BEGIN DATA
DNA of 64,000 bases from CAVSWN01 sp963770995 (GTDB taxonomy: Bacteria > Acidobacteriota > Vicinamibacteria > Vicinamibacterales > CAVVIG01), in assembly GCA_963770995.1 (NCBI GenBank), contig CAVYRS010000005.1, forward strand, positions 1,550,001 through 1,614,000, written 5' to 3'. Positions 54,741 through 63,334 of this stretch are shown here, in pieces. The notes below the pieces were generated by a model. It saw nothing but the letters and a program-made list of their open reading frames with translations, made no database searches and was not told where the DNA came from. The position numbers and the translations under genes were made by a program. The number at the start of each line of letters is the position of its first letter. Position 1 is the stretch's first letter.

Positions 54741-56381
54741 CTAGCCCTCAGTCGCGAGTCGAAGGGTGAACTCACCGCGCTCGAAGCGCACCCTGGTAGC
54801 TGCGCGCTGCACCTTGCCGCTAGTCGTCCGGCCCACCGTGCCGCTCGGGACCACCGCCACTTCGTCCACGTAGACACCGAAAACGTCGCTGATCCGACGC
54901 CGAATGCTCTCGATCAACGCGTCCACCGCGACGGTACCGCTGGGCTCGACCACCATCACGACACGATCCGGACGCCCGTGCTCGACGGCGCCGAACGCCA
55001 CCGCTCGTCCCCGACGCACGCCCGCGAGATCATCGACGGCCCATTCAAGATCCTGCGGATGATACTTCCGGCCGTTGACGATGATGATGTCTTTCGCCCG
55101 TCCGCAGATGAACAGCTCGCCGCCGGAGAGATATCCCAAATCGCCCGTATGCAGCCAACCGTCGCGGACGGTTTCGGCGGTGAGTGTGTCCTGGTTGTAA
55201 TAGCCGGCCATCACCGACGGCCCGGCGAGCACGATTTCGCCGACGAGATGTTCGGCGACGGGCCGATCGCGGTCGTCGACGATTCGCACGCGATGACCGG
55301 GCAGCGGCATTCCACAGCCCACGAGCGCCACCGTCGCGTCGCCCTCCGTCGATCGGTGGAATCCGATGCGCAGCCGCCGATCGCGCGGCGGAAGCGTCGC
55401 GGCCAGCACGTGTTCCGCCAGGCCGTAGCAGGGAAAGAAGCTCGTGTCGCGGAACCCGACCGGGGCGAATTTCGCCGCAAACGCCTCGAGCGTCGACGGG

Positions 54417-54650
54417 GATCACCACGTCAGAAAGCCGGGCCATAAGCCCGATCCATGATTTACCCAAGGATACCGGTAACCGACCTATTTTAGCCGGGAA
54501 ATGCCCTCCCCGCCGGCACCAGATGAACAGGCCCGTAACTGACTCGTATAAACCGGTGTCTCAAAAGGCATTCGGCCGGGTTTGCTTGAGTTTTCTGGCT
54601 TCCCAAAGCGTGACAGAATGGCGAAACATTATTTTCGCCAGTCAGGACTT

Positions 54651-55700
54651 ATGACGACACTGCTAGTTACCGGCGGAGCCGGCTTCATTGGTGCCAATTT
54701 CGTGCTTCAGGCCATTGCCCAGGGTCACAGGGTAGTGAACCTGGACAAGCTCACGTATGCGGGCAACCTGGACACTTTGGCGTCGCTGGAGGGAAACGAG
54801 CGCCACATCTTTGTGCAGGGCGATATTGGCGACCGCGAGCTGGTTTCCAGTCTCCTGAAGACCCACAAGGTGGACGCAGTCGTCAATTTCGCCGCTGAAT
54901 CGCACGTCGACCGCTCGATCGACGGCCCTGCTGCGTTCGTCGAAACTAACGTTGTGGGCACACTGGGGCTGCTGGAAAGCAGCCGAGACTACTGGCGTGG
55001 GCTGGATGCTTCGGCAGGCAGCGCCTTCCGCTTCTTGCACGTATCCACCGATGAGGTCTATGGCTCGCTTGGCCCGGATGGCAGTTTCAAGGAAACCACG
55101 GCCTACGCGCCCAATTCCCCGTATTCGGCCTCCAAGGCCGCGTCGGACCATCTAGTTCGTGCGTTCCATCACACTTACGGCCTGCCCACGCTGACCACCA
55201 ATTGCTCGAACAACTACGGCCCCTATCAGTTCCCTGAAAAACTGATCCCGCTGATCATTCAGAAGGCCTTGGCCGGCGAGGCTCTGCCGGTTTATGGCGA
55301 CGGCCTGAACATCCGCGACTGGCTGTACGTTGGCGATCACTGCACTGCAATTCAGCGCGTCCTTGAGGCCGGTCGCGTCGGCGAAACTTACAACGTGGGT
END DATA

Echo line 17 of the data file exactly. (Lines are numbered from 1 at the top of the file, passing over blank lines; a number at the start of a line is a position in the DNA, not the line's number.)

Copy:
54701 CGTGCTTCAGGCCATTGCCCAGGGTCACAGGGTAGTGAACCTGGACAAGCTCACGTATGCGGGCAACCTGGACACTTTGGCGTCGCTGGAGGGAAACGAG